Trent Reznor [Nine Inch Nails] did this as far back as 2005 with The Hand That Feeds so fans could create their own music. Kaskade’s release appears to be demonstrating why copyright law should not make it so difficult to lawfully use a sample. He’s saying the samples are just raw materials for a new work no one else could produce. He is staking out a claim as an EDM virtuoso, and dares the world to do as well. Like Michelangelo saying there’s some Carrara marble, see what you can do. Or Yo-Yo Ma handing you the 1733 cello he calls Petunia and saying “OK, your turn.” Don’t count on this happening.

Frank Zappa was a visionary and saw all of this coming in 1986. His Grammy Award winning “Jazz From Hell” is probably the first album with a copyright notice warning against sampling. A prescient article by Molly McGraw later quoted an earlier interview where he said “If you’re going to do sampling, you have to give some consideration to the people who have already gone through a lot of time and trouble to put specialized sounds on records, and not be a bandit and steal those things from somebody else.” Molly McGraw, Sound Sampling Protection and Infringement in Today’s Music Industry, 4 Berkeley Tech. L.J. 147 (1989). Available at:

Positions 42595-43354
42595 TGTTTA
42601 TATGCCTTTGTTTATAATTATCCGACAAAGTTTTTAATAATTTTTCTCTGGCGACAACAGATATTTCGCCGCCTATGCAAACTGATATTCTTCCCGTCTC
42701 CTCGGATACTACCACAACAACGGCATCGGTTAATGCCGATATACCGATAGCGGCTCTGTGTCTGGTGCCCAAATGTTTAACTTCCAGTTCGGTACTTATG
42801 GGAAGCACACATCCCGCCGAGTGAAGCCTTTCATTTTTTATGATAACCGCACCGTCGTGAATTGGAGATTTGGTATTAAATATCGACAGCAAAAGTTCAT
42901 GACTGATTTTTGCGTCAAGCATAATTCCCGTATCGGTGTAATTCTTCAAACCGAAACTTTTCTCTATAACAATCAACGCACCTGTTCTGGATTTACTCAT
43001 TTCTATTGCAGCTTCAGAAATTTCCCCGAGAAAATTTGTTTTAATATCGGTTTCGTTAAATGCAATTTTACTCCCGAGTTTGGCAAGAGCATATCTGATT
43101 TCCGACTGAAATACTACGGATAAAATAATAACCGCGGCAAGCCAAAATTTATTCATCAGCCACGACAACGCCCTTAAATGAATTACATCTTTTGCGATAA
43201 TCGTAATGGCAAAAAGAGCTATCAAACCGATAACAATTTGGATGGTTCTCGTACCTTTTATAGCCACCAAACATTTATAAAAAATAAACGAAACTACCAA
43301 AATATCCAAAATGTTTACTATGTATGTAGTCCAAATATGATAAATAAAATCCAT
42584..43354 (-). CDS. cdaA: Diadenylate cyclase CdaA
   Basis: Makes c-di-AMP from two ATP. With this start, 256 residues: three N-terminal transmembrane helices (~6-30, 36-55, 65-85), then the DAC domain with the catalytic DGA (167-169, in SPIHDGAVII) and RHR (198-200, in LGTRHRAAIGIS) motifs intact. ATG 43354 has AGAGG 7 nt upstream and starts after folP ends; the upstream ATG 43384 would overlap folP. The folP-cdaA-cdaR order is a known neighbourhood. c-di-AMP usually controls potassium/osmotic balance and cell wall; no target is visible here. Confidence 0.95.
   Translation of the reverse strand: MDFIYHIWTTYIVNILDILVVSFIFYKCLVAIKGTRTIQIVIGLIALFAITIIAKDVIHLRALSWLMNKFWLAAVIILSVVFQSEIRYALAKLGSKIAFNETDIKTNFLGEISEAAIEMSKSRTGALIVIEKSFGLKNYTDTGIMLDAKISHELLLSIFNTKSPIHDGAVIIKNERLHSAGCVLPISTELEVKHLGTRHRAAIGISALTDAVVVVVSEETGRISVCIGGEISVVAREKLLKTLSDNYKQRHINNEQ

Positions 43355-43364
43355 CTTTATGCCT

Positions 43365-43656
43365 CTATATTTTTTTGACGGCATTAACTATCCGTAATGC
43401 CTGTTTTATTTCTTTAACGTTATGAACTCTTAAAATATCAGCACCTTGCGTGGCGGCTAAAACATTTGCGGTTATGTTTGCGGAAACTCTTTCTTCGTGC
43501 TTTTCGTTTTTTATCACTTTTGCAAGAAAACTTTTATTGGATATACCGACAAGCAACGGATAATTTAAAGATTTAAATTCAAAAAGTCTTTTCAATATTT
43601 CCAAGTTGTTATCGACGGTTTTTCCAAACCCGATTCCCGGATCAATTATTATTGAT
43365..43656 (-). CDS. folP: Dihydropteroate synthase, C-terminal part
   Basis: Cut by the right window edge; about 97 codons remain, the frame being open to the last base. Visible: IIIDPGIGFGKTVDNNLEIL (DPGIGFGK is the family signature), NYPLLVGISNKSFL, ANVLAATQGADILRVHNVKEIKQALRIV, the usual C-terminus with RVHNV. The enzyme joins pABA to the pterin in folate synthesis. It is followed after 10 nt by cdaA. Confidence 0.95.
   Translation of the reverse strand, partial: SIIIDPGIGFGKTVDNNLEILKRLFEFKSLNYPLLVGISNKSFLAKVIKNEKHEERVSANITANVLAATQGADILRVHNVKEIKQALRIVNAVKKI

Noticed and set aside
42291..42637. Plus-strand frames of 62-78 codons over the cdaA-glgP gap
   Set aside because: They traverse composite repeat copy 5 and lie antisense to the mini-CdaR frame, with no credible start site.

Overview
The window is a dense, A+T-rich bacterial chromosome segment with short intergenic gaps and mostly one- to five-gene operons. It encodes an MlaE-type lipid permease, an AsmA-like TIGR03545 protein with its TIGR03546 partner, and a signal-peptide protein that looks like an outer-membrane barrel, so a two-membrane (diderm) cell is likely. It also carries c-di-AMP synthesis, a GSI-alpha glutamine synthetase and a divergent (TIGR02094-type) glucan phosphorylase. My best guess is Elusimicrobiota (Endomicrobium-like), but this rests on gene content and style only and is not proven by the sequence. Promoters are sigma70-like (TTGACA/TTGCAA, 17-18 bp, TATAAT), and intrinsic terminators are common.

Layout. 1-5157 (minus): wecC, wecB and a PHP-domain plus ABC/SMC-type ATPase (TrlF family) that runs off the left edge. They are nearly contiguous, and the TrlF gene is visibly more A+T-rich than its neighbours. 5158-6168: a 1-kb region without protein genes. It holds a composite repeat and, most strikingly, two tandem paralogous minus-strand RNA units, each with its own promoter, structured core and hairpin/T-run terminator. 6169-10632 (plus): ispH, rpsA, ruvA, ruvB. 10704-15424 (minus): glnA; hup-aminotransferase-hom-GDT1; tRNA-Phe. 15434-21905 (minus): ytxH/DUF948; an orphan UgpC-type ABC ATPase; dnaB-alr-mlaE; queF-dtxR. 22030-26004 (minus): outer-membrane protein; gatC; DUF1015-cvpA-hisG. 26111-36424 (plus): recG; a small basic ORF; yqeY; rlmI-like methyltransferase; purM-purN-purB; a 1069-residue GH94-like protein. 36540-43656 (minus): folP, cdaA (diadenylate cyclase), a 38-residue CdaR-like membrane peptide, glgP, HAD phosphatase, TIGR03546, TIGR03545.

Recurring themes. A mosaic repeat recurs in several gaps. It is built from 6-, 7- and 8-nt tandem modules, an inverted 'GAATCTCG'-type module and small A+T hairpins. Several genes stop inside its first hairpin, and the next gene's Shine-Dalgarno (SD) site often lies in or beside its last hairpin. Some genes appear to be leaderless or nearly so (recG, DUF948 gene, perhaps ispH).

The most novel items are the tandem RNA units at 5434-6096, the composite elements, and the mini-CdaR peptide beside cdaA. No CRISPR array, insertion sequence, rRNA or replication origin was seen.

Copyright owners have held that view ever since, even if they license their recordings for free through a non-profit like Creative Commons. And Martocci is asking Kaskade about whether there is a license for the stems offered to the public. Without one, the products by people accepting the dare and using the stems can’t lawfully be distributed to the public.

The sample artist counterargument to Zappa is basically that music is in the air all around us and is free by its nature. Yet copying part of a recording differs from using a few notes from an earlier work as artists have always done. Some works have titles announcing that fact. Variations on a Theme by Joseph Haydn (Brahms), Introduction and Variations on a Theme by Mozart (Sor), Variations on a Theme by Erik Satie (Blood, Sweat & Tears).